The traditional use of the test focuses on people with symptoms and strong signs of the disease, and assumes a high basic probability. Thus, the margins of error for false-positive tests are negligible. With the new strategies, or even free testing by the population (as occurs in Portugal), and since the baseline probability is very low, the number of false positives may be significantly higher.

To better understand the base rate phenomenon see this example.

Are the positive cases infectious?

Another equally critical question is whether even true positives are infectious, and whether PCR tests are a reliable diagnostic method.

The inventor of the virus himself, Nobel Prize in 1993, warned of the misinterpretation of PCR test results:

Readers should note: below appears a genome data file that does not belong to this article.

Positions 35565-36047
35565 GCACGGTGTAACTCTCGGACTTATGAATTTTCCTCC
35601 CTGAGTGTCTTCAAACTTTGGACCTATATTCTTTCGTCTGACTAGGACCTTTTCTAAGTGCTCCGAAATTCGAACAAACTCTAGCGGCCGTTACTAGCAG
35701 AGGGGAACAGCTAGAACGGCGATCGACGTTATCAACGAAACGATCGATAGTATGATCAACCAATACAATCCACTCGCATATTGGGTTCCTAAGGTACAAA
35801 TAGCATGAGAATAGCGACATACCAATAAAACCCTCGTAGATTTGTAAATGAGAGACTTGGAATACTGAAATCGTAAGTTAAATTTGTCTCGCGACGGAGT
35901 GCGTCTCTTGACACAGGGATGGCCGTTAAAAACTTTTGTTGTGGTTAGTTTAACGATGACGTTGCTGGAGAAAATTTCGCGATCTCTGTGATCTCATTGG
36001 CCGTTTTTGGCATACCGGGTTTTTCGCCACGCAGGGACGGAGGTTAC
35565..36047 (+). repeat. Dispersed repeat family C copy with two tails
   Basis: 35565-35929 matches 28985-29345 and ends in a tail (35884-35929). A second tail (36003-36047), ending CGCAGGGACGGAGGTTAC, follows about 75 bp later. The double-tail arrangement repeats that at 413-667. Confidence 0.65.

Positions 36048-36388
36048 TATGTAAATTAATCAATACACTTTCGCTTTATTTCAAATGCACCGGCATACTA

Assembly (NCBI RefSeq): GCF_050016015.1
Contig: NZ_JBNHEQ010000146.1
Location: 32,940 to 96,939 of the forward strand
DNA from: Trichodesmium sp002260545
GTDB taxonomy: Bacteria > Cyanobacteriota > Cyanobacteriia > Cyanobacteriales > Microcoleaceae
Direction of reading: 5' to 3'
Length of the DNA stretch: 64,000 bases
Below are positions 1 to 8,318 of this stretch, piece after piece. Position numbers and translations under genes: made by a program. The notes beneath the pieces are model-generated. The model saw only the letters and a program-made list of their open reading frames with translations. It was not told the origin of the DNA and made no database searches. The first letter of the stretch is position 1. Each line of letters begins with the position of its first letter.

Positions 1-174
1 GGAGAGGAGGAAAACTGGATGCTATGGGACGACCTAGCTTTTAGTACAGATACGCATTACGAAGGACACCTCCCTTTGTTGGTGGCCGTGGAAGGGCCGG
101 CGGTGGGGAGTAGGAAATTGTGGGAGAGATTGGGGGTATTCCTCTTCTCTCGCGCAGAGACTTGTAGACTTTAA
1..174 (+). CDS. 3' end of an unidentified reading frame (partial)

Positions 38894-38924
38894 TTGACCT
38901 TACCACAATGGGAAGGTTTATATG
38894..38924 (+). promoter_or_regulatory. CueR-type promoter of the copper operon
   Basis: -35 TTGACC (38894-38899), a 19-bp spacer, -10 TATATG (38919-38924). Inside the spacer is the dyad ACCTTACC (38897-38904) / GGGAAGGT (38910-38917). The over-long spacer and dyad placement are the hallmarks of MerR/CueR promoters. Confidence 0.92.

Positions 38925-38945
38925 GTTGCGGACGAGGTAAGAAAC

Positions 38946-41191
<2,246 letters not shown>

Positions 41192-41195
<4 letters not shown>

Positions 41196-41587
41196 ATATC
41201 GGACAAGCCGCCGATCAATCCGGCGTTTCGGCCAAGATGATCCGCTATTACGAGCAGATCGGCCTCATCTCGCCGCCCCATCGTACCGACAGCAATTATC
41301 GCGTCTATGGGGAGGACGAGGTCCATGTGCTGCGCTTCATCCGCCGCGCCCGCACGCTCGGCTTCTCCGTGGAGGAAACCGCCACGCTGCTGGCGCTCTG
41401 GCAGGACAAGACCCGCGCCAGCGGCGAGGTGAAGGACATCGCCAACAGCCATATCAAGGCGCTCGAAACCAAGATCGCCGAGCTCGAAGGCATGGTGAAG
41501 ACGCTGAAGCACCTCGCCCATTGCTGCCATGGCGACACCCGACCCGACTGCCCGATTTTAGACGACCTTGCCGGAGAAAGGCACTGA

“PCR is just the process used to do a lot of one thing, from one thing. But it doesn’t tell you if you’re sick and it doesn’t tell you that the result that comes out will cause you any harm or anything like that”.

“With PCR, if you do it right, you can find almost anything in almost anyone… It’s not an estimate, it’s really a quantitative thing. It says something about nature and what’s there, but it allows you to start from a really tiny amount of something and make it measurable and then talk about it in conferences, etc. As if it were important”.

Currently the criticism continues to focus not on the test itself, which has even improved in terms of reliability, but on its misuse.

The question surrounding the limit of cycles addresses exactly this problem. The WHO guidelines consider the limit of 50 amplification cycles (it was later updated to 40). But is this an adequate procedure to detect infectious cases?